They let the bandit king go. Guess I'll roll to see how grateful he is. 11...? Seems pretty grateful. He'd probably ask Redscale to spare their lives, and Redscale surely owes him a favor by now.

A total party kill at the claws of the dragon morphs into a total party capture. Rather than shredding their character sheets and starting over, the players prep their beloved group of 14th-level adventurers to go off on a quest Redscale assigned them, all because of the GM's subjective intepretations of one roll and of the relationship between two NPCs.

Hmmm... the druid's butterfly familiar flapped its wings in Minas Tirith. Wouldn't it be cool if that meant rain in Mordor?

Frodo suffers a -2 penalty to his climb check on the wet mountain side. He fails his roll by 1 point and slips to his doom. Sauron recovers the ring. Minas Tirith falls. The age of men ends because the GM saw Jurassic Park twenty years ago, and Jeff Goldblum's explanation of chaos theory stuck with him.

Each of these examples hinges on a single reasonable-enough but subjective GM's-call that completely alters the course of a campaign. For a GM to claim, "It's not me, it's the dice!", "It's not me, it's the rules!", or "It's not me, that's what's written in the adventure!" are all cop-outs. The game master decides. Even if what she decides is to roll dice and not fudge the rolls, she chooses how to weight the probabilities of each roll before it hits the table. She decides which adventures to pull off the shelf and play. She decides how to populate her sandbox. She decides what every NPC will choose to do in every unscripted situation, of which we hope there will be many. She decides whether any moment of play is worthy of an exemption from the normal flow and rules. ("You kick sand in the beholder's face?" Time to look up the sand-throwing combat sub-system? Yeah, right. Well, that eye's a pretty-big target, so... "If you can roll a total of 15 to-hit, you can disable it's main eye ability for 1d6 rounds.") Moment by moment by moment, throughout the life of her game, she decides -- because if she doesn't decide, she's not a game master, she's that Sigourney Weaver character in Galaxy Quest, parroting whatever the computer has already said to the rest of the crew because that's her one job on the ship.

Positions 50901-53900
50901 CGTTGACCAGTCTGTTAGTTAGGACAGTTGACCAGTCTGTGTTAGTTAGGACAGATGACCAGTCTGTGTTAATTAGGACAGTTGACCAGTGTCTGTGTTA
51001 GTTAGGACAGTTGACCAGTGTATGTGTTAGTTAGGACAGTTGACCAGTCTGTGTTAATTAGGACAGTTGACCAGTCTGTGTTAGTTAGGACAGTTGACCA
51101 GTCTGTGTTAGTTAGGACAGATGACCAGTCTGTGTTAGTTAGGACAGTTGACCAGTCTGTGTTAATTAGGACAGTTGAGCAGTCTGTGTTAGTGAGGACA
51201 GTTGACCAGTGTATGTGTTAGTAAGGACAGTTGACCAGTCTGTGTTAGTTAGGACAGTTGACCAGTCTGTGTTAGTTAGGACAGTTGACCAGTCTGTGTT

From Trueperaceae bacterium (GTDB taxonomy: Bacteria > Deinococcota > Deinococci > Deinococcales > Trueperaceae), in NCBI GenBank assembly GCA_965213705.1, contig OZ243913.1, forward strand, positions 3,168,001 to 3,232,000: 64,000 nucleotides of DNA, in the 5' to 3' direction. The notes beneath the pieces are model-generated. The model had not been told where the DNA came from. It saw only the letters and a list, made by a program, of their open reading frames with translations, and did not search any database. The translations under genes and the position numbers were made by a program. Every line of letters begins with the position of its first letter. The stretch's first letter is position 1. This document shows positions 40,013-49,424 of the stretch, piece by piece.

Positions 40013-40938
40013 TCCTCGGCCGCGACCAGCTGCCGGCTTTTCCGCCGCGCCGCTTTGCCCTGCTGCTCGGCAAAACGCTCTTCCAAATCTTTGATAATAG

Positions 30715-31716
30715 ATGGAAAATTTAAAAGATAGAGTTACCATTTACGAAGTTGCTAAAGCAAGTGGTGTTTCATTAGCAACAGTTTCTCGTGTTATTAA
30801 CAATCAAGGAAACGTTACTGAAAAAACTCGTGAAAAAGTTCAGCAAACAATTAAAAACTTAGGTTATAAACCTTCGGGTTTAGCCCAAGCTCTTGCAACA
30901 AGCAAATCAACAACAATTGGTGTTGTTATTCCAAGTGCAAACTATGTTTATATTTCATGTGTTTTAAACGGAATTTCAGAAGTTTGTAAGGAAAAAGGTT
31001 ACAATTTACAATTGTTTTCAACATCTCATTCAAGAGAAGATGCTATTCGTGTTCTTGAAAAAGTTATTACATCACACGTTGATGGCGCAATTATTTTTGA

The GM can't really treat player-characters like pawns because she can wipe them off the board with a few words. Nor can she really treat player-characters like protagonists because their players require the freedom to make choices with meaningful consequences, up to and including the inconveniently early demise of their own characters. All of which means that any argument on how to play an RPG that reduces the role of the GM to either impartial referee or artful storyteller is missing the big picture. I suspect that RPGs shall ultimately find their identity in the modern trend toward meta-game rules about how the story itself will progress (as opposed to rules purely about the minutae of actions taken by a character), because therein lies the crux of the matter. No matter how useful rules governing a simulated physical reality are, they will always play second-fiddle to the power invested in a game master, but meta-rules that impact the flow of the story itself can apply a whole new layer to the game that strengthens collaboration between GM and players without throwing dramatic tension out the window.

Taking this phenomenon to the extreme, you wind up with games like Universalis and Microscope, that are nothing but meta-game rules and don't need a GM at all. Replacing the GM with a committee of players is a lot like replacing the GM with a computer, though: it addresses the problem of balancing the dual pawn/protagonist nature of player characters by getting rid of it entirely. That makes them a whole different style of game, and outside the realm of this discussion. But any existing RPG can be seasoned to taste with meta-game rules, as those game masters who aren't afraid to tinker have been proving for many years.

Next time, I'll finish up the series with specific thoughts on- and examples of meta-game rules.